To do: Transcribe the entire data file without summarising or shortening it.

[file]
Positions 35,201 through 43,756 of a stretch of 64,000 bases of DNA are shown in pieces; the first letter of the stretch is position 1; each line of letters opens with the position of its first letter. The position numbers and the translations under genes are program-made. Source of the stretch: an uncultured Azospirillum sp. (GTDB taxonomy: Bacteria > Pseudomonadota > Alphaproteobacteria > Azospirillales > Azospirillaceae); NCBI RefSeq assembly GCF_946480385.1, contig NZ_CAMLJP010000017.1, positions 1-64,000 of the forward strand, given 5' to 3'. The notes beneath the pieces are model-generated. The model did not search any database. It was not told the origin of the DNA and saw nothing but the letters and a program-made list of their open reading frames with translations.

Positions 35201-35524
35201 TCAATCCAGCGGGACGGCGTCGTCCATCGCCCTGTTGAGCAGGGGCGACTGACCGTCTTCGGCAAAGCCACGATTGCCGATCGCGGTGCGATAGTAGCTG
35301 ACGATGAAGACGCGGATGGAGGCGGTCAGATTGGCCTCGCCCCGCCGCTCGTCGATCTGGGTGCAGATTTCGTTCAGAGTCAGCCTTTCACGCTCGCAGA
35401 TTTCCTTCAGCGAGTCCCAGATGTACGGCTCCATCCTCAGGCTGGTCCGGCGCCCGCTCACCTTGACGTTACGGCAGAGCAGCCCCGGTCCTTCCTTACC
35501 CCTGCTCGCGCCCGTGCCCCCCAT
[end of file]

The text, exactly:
Positions 35,201 through 43,756 of a stretch of 64,000 bases of DNA are shown in pieces; the first letter of the stretch is position 1; each line of letters opens with the position of its first letter. The position numbers and the translations under genes are program-made. Source of the stretch: an uncultured Azospirillum sp. (GTDB taxonomy: Bacteria > Pseudomonadota > Alphaproteobacteria > Azospirillales > Azospirillaceae); NCBI RefSeq assembly GCF_946480385.1, contig NZ_CAMLJP010000017.1, positions 1-64,000 of the forward strand, given 5' to 3'. The notes beneath the pieces are model-generated. The model did not search any database. It was not told the origin of the DNA and saw nothing but the letters and a program-made list of their open reading frames with translations.

Positions 35201-35524
35201 TCAATCCAGCGGGACGGCGTCGTCCATCGCCCTGTTGAGCAGGGGCGACTGACCGTCTTCGGCAAAGCCACGATTGCCGATCGCGGTGCGATAGTAGCTG
35301 ACGATGAAGACGCGGATGGAGGCGGTCAGATTGGCCTCGCCCCGCCGCTCGTCGATCTGGGTGCAGATTTCGTTCAGAGTCAGCCTTTCACGCTCGCAGA
35401 TTTCCTTCAGCGAGTCCCAGATGTACGGCTCCATCCTCAGGCTGGTCCGGCGCCCGCTCACCTTGACGTTACGGCAGAGCAGCCCCGGTCCTTCCTTACC
35501 CCTGCTCGCGCCCGTGCCCCCCAT